Diffuse x-ray scattering (DXS) and computer simulation techniques were employed to investigate the defect structure produced in Si by low keV ion and MeV electron irradiations. DXS measurements were performed for keV Ga and He implants, demonstrating the ability of the technique to provide both bulk and near-surface measurements at defect concentrations of about 1000 ppm. A rigorous analysis of these results is complicated due to the complex nature of the ion damage in Si. A computer simulation framework is developed to aid in the analysis of this data. In this technique, defects are simulated and their strain fields are calculated by simply relaxing the atoms around the defect to their equilibrium positions. The diffuse scattering is then calculated from the strain field, and the results are compared to the experimental measurements. Computer simulations are presented here only for the case of electron irradiation damage and compared to published measurements.1 Application of the technique to more complicated structures is planned and should pose no serious problems in the computational framework already developed.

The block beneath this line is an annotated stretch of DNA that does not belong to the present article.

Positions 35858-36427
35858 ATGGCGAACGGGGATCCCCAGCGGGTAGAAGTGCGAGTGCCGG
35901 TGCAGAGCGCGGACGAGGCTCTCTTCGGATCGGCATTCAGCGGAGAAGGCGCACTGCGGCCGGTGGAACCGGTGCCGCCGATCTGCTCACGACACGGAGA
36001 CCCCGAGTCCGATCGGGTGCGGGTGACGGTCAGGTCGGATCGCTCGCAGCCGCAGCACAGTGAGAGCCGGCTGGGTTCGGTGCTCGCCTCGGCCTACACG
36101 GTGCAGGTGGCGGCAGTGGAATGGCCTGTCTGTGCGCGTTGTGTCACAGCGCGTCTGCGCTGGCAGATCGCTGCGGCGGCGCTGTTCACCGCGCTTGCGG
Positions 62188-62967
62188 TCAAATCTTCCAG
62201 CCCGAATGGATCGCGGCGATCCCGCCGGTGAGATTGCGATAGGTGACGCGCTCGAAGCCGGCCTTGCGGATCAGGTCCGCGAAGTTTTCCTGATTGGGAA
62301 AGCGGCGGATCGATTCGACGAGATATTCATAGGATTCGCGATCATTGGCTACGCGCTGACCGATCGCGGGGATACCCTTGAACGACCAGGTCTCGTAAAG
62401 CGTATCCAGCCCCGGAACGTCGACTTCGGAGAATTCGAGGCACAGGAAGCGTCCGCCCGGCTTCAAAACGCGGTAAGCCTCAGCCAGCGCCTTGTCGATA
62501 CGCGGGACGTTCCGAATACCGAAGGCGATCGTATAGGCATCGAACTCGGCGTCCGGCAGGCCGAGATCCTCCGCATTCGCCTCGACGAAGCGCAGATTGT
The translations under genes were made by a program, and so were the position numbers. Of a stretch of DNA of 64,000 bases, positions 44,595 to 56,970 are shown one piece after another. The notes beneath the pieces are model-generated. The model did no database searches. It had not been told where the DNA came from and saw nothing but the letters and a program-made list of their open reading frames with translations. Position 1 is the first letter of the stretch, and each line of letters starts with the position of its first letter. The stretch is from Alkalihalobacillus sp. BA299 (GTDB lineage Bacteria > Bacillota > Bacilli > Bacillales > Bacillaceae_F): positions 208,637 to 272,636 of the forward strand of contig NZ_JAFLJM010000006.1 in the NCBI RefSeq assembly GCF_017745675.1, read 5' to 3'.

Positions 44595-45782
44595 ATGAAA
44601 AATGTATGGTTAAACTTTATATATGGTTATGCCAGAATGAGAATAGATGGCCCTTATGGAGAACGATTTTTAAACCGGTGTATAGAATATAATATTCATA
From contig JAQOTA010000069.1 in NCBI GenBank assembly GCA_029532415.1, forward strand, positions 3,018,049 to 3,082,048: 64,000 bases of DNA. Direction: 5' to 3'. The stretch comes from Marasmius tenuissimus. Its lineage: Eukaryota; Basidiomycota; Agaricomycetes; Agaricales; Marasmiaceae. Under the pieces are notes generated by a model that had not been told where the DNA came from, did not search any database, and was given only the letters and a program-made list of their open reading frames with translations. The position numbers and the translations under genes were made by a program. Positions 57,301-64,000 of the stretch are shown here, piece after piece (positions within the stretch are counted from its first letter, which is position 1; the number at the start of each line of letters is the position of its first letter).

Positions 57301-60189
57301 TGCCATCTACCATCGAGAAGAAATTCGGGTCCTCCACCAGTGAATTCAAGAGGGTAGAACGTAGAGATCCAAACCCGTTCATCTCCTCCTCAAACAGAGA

We present a new approach for investigating the kinetics of defect migration during annealing of low-;energy, ion-implanted silicon, employing a combination of computer simulations and atomic-resolution tunneling microscopy. Using atomically-clean Si(111)-7×7 as a sink for bulk point defects created by 5 keV Xe and Ar irradiation, we observe distinct, temperature-;dependent surface arrival rates for vacancies and interstitials. A combination of simulation tools provides a detailed description of the processes that underly the observed temperature-dependence of defect segregation, and the predictions of the simulations agree closely with the experimental observations.